Following my voyage on the Wolfgangsee, I opted for another trip to St Gilgin with the aim of ascending the Zwölferhorn mountain, which is accessed by a vintage gondola system (and again providing another easy escape from the City of Salzburg).
It’s a pleasant journey gliding above the alpine pastures and forests, the views becoming ever more expansive. From the top station, I hiked up to the summit and enjoyed a fabulous panorama over the Wolfgangsee and the peaks of the Salzkammergut region. Today I was in luck and found the mountain trails remarkably uncrowded, save for a few trekkers and of course lots of cows.
The alpine meadows (or alms) of the region are truly spectacular; to the sound of tinkling bells, lazy, contented cows graze nonchalantly amongst a blaze of colourful wild flowers including spotted orchids, bell flowers, alpine asters and edelweiss. Near to the Zwölferhorn itself, there are a couple of chilled-out mountain huts serving local specialities and a welcoming glass of beer or radler.
I opted to do a circular walk away from the main paths and through open patches of forest and meadows. Soon I was a world away from other walkers and was on my own amidst the alpine pastures with a spectacular backdrop of peaks to the South. After taking in a couple of minor summits, I decided to head down to a more remote hut, taking plenty of time en route to photograph insects and plants.
I approached another small alm hut, to be greeted by the haunting sound of trumpets which echoed around the secluded valley. Two old-timers sat on the balcony playing instruments, the atmospheric sounds blending perfectly and unobtrusively with the pastoral alpine landscape. There were no other visitors around and it seemed that the vintage duo met up every so often to play there purely for their own pleasure rather than for the specific purposes of entertaining anyone.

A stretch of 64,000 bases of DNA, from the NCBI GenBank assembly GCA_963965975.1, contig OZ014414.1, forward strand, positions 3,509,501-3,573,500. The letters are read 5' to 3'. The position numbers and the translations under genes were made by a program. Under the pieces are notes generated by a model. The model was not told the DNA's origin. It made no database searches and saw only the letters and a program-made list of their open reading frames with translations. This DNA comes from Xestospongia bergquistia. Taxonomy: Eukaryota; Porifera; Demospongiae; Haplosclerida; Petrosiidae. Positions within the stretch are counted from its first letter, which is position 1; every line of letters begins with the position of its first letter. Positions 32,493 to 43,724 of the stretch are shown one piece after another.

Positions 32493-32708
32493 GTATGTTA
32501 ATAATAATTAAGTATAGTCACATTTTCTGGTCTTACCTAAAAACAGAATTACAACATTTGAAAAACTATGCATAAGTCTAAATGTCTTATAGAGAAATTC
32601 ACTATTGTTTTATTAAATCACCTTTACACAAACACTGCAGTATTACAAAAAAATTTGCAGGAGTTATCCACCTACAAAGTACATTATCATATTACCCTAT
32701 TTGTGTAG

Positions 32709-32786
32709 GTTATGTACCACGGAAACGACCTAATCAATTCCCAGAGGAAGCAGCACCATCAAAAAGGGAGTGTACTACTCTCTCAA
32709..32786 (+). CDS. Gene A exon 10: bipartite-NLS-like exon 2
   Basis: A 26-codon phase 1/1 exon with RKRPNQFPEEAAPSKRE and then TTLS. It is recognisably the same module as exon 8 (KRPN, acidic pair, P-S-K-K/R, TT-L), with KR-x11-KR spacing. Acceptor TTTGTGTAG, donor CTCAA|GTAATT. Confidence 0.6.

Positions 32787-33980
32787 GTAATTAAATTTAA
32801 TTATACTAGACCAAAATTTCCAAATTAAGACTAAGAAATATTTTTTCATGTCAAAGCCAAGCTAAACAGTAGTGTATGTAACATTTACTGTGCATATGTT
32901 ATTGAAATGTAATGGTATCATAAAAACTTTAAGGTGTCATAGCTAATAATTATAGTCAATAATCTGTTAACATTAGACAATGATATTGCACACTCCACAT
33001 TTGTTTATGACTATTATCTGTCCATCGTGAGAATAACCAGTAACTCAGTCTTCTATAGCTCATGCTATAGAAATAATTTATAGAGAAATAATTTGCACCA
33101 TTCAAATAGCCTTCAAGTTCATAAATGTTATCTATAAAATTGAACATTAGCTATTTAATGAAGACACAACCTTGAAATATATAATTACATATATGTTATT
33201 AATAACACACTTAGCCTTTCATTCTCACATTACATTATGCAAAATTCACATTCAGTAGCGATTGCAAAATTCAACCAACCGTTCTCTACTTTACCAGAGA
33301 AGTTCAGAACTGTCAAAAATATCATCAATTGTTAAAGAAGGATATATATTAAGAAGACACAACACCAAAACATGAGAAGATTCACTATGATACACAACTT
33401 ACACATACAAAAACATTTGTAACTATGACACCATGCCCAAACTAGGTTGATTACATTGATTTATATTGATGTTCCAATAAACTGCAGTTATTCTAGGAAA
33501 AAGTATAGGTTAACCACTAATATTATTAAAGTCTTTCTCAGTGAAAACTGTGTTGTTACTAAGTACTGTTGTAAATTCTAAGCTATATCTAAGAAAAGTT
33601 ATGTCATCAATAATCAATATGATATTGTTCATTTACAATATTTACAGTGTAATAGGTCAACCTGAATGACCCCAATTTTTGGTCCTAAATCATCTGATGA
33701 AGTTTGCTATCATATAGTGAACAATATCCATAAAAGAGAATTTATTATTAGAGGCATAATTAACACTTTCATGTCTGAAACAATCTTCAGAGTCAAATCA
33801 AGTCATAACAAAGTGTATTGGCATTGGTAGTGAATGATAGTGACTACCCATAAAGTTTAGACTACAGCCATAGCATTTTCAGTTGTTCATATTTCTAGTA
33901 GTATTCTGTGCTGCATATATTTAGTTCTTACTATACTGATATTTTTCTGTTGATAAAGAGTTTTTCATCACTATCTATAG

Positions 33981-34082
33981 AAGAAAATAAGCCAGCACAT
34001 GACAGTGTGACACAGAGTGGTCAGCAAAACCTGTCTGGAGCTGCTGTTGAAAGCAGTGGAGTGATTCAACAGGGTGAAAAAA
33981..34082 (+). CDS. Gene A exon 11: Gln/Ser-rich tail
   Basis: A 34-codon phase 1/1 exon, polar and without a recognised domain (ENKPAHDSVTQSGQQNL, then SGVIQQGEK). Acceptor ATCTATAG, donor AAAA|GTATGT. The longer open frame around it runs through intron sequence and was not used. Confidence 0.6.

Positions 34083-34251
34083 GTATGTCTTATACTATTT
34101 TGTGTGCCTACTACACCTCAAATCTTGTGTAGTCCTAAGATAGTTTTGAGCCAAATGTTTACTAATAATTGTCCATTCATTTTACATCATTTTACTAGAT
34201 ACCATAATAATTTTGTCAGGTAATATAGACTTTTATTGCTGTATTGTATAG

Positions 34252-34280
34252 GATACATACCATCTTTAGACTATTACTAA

I enjoyed a leisurely beer and found some interesting information about alm life in the old days which; although at times tough, lonely and challenging, this lifestyle appeared not to be without its charm in comparison with our own frenetic 21st Century lifestyles.
A sudden rumble of thunder focused my attention and I set off again quickly down through the forest, eager to get back to the valley before the storm broke over the peaks. It wasn’t to be though; the first heavy drops of rain splattered on my backpack and the heavens abruptly opened. I was soon soaked to the skin as the deluge began, the thunder rumbling ever nearer and flashes of lightning bouncing off the surrounding summits.
I started running down the endless track in a vain attempt to evade the storm. Fortunately I was in luck; the two trumpet players were making their way down the forest road in a battered old BMW and happily stopped to offer me a lift (which I certainly wouldn’t have refused). By this quirk of fortune I was soon back down in the valley and in the welcome shelter of the bus stop waiting for the next bus back to Salzburg.